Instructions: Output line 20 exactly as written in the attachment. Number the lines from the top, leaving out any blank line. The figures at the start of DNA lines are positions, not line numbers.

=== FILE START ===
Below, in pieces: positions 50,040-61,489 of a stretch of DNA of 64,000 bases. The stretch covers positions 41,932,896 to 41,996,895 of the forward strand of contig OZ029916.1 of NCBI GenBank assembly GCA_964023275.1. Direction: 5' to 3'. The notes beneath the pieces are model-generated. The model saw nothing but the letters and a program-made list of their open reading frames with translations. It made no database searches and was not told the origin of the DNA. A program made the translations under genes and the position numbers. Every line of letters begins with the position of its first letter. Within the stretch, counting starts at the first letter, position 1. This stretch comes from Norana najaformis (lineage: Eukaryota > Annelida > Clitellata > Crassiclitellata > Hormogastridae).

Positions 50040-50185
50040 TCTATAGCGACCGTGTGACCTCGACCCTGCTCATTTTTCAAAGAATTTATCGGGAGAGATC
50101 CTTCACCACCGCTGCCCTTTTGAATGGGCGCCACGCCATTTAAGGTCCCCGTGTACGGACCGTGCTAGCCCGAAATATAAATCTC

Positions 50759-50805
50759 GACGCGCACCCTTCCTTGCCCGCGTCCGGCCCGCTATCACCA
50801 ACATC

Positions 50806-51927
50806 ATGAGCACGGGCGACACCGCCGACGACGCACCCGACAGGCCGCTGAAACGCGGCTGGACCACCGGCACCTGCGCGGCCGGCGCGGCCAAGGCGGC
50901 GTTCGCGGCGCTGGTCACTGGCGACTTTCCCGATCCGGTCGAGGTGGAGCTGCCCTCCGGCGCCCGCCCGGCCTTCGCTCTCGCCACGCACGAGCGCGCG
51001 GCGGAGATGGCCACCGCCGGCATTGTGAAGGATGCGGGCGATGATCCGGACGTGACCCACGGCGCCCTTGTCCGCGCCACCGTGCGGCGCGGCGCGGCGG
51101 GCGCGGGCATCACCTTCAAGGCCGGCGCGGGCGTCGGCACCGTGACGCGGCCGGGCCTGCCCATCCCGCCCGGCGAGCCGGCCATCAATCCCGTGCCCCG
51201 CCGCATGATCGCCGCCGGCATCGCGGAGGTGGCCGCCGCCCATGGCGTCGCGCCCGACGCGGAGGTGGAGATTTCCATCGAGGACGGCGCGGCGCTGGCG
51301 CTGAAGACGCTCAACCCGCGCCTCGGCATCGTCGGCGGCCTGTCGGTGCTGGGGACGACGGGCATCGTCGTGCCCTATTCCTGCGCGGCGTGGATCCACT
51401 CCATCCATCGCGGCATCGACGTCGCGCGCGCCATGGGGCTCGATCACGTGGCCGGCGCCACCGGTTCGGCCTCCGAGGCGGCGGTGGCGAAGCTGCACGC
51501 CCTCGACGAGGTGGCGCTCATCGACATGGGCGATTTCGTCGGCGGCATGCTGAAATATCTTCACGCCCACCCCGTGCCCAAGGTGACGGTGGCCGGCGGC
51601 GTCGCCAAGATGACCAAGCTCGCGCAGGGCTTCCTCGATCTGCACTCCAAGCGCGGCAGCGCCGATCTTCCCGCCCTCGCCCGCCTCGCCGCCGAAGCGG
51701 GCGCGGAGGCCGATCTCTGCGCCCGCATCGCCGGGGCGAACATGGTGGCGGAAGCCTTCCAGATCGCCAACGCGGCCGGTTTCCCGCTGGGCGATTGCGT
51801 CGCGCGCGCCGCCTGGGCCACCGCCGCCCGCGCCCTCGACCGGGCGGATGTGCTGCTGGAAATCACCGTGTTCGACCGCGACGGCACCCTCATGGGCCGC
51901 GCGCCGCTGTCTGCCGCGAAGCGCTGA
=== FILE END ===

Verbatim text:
51901 GCGCCGCTGTCTGCCGCGAAGCGCTGA